The path to justice is familiar to Shreya Singhal, the 24-year-old law student at Delhi University who won Indians the right to free speech online. One of the roads to the Delhi High Court is named after her late grandmother, Sunanda Bhandare, a fourth-generation judge who did pioneering work to make the courts sensitive to gender issues. The foundation named after Bhandare continues to influence lives. “I have grown up in an environment where children are always encouraged to do things that they believe in,” says Shreya.
Her battle for freedom started on a cold November evening in 2012. Shreya, who had returned to India a few months earlier with a bachelor's degree in astrophysics from Bristol University in the UK, was having a passionate conversation with her mother, Manali, a Supreme Court lawyer. The topic of the conversation was the arrest of two girls, Shaheen Dhada and Rinu Srinivasan of Palghar in Maharashtra, for posting and liking a Facebook comment criticising the shutdown of Mumbai after the death of Shiv Sena leader Bal Thackeray. The girls were booked for spreading hatred and charged under Section 66A of the Information Technology Act.
Responding to her sense of outrage, Shreya's mother told her to do something more than raising her voice. A few days later, Shreya filed a PIL in the Supreme Court seeking an amendment of the IT Act. “The misuse of the law had left me enraged,” she says. Little did she know that her petition would lead the Supreme Court to strike down the “draconian” Section 66A. “I am at a loss for words to describe how happy I am with the verdict,” she says. “My phone has been buzzing ever since the verdict came. I have had no time to even celebrate.”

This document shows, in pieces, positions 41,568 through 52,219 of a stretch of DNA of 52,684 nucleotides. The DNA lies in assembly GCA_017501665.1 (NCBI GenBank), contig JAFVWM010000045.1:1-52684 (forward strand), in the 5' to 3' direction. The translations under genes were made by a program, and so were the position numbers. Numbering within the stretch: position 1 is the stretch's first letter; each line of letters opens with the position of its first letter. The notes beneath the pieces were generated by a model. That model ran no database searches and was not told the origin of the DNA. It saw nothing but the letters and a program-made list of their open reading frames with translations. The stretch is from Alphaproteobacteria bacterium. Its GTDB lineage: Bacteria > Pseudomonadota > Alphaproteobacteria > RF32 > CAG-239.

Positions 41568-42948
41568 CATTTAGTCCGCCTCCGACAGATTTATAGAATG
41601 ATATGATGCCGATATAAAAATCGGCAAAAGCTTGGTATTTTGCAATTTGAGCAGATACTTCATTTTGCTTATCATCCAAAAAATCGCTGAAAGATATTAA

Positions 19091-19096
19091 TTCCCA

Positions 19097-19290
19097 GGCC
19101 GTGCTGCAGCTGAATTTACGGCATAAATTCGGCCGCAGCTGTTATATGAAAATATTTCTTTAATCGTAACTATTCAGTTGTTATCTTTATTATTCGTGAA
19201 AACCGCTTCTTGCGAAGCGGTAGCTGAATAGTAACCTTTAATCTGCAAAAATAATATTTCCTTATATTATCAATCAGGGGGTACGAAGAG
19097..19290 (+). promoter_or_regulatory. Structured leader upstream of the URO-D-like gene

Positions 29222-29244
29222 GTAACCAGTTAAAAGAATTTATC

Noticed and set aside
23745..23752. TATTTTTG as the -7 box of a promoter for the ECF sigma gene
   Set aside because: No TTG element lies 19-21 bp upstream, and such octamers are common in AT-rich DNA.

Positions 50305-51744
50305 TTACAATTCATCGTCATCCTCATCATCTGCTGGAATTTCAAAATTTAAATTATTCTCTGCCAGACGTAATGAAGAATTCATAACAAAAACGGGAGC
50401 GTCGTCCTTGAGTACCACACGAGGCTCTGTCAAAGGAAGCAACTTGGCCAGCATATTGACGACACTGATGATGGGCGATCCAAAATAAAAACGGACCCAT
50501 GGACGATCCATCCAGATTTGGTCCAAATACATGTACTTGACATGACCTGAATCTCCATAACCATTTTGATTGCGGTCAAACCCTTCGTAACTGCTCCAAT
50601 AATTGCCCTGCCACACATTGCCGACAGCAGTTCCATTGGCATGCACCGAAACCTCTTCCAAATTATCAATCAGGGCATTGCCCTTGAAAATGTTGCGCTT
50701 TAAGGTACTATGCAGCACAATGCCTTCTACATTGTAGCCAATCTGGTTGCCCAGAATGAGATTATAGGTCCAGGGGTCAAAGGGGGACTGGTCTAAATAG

Shreya says she received overwhelming support from many people. For instance, when the case was taken up by chief justice Altamas Kabir's court in 2012, he told Shreya that he was surprised why nobody had challenged this particular provision of the IT Act. Also, one of her batchmates walked up to her one day and congratulated her for her effort. “Such incidents infuse energy and hope in you to fight for the cause,” she says.
Interestingly, Shreya herself is not very active on social media. She enjoys listening to alternate music, reading fiction, shopping and hanging out with friends. Though she has Facebook and Instagram accounts, she has not joined Twitter, where she was trending after the Supreme Court verdict came out. To those who argue that the scrapping of Section 66A may increase cases of internet trolling, she says, “Most netizens are responsible and ensure that their online activities don't hurt others' sentiments. In a diverse country like India, where people have different opinions about every issue, you can't restrain them from expressing themselves on social media. Now that a new medium of communication has come up, the importance of democracy goes up even more.”
So, what are her plans? “I want to practise law and the area of intellectual property rights really interests me,” says Shreya. “But I can't predict the future.”